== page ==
18. 18

    Murphy GP, Busch C, Abrahamsson PA, Epstein JI, McNeal JE, Miller GJ, et al. Histopathology of localized prostate cancer. Consensus Conference on Diagnosis and Prognostic Parameters in Localized Prostate Cancer. Stockholm, Sweden, May 12–13, 1993. Scand J Urol Nephrol Suppl 1994; 162: 7–42, 115–127.

  19. 19

    Vesalainen S, Nordling S, Lipponen P, Talja M, Syrjanen K . Progression and survival in prostatic adenocarcinoma: a comparison of clinical stage, Gleason grade, S-phase fraction and DNA ploidy. Br J Cancer 1994; 70: 309–314.

  20. 20

    Anderson PR, Hanlon AL, Patchefsky A, Al-Saleem T, Hanks GE . Perineural invasion and Gleason 7–10 tumors predict increased failure in prostate cancer patients with pretreatment PSA less than 10 ng/ml treated with conformal external beam radiation therapy. Int J Radiat Oncol Biol Phys 1998; 41: 1087–1092.

  21. 21

    Fujikawa K, Sasaki M, Itoh T, Arai Y, Ogawa O, Yoshida O . Combining volume-weighted mean nuclear volume with Gleason score and clinical stage to predict more reliably disease outcome of patients with prostate cancer. Prostate 1998; 37: 63–69.

  22. 22

    Mora LB, Moscinski LC, Diaz JI, Blair P, Cantor AB, Pow-Sang JM . Stage B Prostate Cancer. Correlation of DNA Ploidy Analysis With Histological and Clinical Parameters. Cancer Control 1999; 6: 587–591.

  23. 23

    Tefilli MV, Gheiler EL, Tiguert R, Sakr W, Grignon DJ, Banerjee M, et al. Should Gleason score 7 prostate cancer be considered a unique grade category? Urology 1999; 53: 372–377.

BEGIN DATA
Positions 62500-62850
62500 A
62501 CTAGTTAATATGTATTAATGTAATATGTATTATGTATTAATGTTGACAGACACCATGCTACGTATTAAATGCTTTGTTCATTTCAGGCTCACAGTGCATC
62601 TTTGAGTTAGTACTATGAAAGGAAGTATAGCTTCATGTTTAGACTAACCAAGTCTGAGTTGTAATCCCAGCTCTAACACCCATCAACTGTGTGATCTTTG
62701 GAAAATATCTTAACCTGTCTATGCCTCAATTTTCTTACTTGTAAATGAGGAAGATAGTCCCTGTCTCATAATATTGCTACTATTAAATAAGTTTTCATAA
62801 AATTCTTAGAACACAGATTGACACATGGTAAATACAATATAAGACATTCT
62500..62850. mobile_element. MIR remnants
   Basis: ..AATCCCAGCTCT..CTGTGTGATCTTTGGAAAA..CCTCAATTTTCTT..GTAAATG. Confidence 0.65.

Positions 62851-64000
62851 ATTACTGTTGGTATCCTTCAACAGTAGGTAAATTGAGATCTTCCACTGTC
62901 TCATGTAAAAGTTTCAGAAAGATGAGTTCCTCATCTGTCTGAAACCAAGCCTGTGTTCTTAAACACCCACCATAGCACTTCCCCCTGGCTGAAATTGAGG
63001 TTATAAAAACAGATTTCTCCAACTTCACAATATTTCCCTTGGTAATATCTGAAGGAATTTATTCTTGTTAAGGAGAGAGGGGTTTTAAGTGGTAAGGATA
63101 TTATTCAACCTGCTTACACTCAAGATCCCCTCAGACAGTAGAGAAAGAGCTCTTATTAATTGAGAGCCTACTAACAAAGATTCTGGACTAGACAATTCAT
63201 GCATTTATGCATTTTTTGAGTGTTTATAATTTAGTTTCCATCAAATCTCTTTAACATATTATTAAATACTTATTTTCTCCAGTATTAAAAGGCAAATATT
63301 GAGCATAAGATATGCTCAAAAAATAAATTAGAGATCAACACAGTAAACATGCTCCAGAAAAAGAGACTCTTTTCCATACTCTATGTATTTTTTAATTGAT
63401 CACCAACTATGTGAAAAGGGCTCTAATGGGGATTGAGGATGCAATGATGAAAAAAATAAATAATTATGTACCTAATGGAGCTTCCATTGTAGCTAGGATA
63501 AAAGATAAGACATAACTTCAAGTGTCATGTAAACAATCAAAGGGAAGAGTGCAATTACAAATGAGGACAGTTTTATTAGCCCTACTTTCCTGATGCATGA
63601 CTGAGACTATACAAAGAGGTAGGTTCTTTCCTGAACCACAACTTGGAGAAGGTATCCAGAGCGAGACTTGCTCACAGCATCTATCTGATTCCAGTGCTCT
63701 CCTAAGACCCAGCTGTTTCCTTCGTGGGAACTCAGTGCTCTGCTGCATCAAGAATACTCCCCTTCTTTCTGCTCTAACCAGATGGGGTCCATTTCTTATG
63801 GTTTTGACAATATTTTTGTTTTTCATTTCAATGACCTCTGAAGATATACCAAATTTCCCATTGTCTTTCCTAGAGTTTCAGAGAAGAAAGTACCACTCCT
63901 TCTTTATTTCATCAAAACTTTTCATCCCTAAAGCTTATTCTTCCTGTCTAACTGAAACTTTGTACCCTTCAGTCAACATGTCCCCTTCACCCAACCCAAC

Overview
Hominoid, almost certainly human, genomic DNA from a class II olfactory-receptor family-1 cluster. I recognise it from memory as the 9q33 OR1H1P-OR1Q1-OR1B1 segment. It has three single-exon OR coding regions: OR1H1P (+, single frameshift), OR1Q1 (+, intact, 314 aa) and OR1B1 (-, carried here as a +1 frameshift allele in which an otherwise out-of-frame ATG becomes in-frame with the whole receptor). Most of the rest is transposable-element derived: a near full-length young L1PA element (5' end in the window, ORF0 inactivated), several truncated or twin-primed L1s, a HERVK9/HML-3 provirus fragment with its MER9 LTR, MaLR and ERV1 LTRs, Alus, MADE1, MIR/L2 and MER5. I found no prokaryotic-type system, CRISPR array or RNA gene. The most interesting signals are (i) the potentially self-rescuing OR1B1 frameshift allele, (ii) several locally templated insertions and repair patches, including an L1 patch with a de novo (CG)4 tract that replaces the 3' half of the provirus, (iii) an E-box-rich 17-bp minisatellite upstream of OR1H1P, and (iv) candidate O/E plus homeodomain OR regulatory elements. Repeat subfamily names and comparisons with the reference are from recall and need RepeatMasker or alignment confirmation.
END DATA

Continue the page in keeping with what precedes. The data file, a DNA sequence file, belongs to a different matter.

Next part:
24. 24

    Vassilikos EJ, Yu H, Trachtenberg J, Nam RK, Narod SA, Bromberg IL, et al. Relapse and cure rates of prostate cancer patients after radical prostatectomy and 5 years of follow-up. Clin Biochem 2000; 33: 115–123.

  25. 25

    Grayhack JT, Assimos DG . Prognostic significance of tumor grade and stage in the patient with carcinoma of the prostate. Prostate 1983; 4: 13–31.

  26. 26

    Coetzee LJ, Layfield LJ, Hars V, Paulson DF . Proliferative index determination in prostatic carcinoma tissue: is there any additional prognostic value greater than that of Gleason score, ploidy and pathological stage? [see comments]. J Urol 1997; 157: 214–218.

  27. 27

    Ramos CG, Carvalhal GF, Smith DS, Mager DE, Catalona WJ . Clinical and pathological characteristics, and recurrence rates of stage T1c versus T2a or T2b prostate cancer. J Urol 1999; 161: 1525–1529.

  28. 28

    D’Amico AV, Whittington R, Malkowicz SB, Wu YH, Chen M, Art M, et al. Combination of the preoperative PSA level, biopsy gleason score, percentage of positive biopsies, and MRI T-stage to predict early PSA failure in men with clinically localized prostate cancer. Urology 2000; 55: 572–577.

  29. 29

    Lieber MM, Cheng WS . The role of nuclear DNA ploidy in the prognosis and management of patients with prostate cancer. Compr Ther 1991; 17: 26–32.